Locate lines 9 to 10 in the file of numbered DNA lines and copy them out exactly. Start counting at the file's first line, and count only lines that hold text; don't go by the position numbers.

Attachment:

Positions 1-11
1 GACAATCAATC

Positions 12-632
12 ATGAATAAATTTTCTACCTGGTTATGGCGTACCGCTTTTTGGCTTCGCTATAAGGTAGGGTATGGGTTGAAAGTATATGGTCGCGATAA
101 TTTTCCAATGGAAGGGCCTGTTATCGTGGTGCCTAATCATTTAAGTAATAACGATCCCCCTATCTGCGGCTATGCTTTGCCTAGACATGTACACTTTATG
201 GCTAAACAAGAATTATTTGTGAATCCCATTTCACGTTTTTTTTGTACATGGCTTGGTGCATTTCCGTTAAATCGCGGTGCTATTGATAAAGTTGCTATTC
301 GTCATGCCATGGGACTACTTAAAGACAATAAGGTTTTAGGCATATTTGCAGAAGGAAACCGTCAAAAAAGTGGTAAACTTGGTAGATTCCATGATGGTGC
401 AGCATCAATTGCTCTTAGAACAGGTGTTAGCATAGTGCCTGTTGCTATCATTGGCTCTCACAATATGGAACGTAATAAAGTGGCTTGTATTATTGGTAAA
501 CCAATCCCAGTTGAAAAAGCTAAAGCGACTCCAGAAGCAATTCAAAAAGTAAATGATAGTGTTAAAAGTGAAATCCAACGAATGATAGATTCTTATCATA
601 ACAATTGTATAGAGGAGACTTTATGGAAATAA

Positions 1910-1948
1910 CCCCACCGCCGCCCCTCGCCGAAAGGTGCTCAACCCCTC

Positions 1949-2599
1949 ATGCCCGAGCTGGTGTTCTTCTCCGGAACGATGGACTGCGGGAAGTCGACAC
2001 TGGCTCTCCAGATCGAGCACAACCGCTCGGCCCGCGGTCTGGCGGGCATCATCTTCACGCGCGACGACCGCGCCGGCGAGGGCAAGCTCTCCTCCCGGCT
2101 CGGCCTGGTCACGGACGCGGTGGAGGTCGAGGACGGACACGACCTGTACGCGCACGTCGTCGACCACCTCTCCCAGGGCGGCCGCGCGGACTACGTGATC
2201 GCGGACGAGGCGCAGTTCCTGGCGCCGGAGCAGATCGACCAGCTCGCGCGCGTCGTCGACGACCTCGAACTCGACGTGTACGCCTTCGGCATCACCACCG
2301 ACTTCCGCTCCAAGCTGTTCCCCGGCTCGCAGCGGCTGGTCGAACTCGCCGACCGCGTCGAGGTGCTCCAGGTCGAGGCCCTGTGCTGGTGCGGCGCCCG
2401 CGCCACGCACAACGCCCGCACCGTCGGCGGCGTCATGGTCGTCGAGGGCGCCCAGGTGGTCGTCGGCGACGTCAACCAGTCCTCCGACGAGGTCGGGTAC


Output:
501 CCAATCCCAGTTGAAAAAGCTAAAGCGACTCCAGAAGCAATTCAAAAAGTAAATGATAGTGTTAAAAGTGAAATCCAACGAATGATAGATTCTTATCATA
601 ACAATTGTATAGAGGAGACTTTATGGAAATAA